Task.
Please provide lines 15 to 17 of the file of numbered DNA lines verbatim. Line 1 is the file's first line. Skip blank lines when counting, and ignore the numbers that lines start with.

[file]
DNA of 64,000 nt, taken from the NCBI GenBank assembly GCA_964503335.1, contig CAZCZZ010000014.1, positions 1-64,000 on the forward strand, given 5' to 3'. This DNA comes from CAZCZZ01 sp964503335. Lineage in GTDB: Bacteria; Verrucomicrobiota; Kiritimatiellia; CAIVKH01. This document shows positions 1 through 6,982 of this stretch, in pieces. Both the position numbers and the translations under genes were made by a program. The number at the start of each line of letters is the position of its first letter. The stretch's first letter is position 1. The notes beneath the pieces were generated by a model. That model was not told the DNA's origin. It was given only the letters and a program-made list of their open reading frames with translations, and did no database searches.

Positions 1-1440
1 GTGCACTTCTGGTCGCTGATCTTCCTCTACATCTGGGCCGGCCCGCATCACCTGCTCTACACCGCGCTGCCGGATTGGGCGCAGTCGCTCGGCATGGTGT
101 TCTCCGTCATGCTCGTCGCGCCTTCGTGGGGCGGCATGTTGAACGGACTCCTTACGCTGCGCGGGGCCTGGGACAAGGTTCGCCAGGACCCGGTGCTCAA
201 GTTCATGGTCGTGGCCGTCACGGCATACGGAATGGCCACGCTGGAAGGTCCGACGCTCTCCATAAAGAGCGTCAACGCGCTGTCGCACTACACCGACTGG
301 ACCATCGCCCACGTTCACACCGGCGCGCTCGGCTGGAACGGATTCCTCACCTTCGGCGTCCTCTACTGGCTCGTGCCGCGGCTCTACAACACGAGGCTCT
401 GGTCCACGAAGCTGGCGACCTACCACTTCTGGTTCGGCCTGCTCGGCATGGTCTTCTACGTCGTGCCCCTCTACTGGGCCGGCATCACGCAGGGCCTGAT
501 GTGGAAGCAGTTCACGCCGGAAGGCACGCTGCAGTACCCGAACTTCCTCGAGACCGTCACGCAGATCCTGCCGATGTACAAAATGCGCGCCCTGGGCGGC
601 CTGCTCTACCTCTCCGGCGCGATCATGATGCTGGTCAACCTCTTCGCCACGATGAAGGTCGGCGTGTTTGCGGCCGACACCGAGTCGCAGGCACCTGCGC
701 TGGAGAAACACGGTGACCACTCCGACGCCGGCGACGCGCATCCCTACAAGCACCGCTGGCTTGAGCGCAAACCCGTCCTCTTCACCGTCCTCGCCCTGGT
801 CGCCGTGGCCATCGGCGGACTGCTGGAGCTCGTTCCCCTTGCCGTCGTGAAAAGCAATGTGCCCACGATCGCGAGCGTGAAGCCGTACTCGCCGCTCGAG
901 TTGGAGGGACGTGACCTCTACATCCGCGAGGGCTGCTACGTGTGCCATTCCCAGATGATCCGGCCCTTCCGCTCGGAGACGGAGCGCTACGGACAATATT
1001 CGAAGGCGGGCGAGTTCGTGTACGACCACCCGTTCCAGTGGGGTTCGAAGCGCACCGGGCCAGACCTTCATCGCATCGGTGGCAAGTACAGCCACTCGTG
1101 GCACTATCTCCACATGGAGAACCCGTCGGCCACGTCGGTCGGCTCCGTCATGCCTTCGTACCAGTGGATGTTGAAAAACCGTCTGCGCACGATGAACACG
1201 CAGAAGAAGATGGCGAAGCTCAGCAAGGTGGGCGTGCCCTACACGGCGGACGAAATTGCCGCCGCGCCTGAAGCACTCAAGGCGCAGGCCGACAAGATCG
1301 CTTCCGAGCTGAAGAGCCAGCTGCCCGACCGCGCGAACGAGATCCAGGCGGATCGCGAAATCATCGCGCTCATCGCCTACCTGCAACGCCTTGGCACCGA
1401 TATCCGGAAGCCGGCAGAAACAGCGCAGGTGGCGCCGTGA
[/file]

1201 CAGAAGAAGATGGCGAAGCTCAGCAAGGTGGGCGTGCCCTACACGGCGGACGAAATTGCCGCCGCGCCTGAAGCACTCAAGGCGCAGGCCGACAAGATCG
1301 CTTCCGAGCTGAAGAGCCAGCTGCCCGACCGCGCGAACGAGATCCAGGCGGATCGCGAAATCATCGCGCTCATCGCCTACCTGCAACGCCTTGGCACCGA
1401 TATCCGGAAGCCGGCAGAAACAGCGCAGGTGGCGCCGTGA